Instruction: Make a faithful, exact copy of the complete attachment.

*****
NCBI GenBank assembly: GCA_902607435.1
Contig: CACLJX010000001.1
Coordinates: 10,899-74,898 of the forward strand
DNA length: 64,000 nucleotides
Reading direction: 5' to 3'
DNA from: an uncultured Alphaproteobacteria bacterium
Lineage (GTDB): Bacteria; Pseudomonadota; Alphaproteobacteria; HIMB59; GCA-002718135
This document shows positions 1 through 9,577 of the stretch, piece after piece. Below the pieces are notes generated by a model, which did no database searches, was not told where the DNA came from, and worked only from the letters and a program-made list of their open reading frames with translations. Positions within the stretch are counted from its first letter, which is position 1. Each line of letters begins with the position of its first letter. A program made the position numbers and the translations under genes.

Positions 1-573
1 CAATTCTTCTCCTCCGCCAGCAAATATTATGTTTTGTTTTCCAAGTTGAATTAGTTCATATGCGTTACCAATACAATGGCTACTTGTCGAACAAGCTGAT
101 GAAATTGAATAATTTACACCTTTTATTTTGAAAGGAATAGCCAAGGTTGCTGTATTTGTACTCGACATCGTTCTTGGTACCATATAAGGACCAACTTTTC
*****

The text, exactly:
NCBI GenBank assembly: GCA_902607435.1
Contig: CACLJX010000001.1
Coordinates: 10,899-74,898 of the forward strand
DNA length: 64,000 nucleotides
Reading direction: 5' to 3'
DNA from: an uncultured Alphaproteobacteria bacterium
Lineage (GTDB): Bacteria; Pseudomonadota; Alphaproteobacteria; HIMB59; GCA-002718135
This document shows positions 1 through 9,577 of the stretch, piece after piece. Below the pieces are notes generated by a model, which did no database searches, was not told where the DNA came from, and worked only from the letters and a program-made list of their open reading frames with translations. Positions within the stretch are counted from its first letter, which is position 1. Each line of letters begins with the position of its first letter. A program made the position numbers and the translations under genes.

Positions 1-573
1 CAATTCTTCTCCTCCGCCAGCAAATATTATGTTTTGTTTTCCAAGTTGAATTAGTTCATATGCGTTACCAATACAATGGCTACTTGTCGAACAAGCTGAT
101 GAAATTGAATAATTTACACCTTTTATTTTGAAAGGAATAGCCAAGGTTGCTGTATTTGTACTCGACATCGTTCTTGGTACCATATAAGGACCAACTTTTC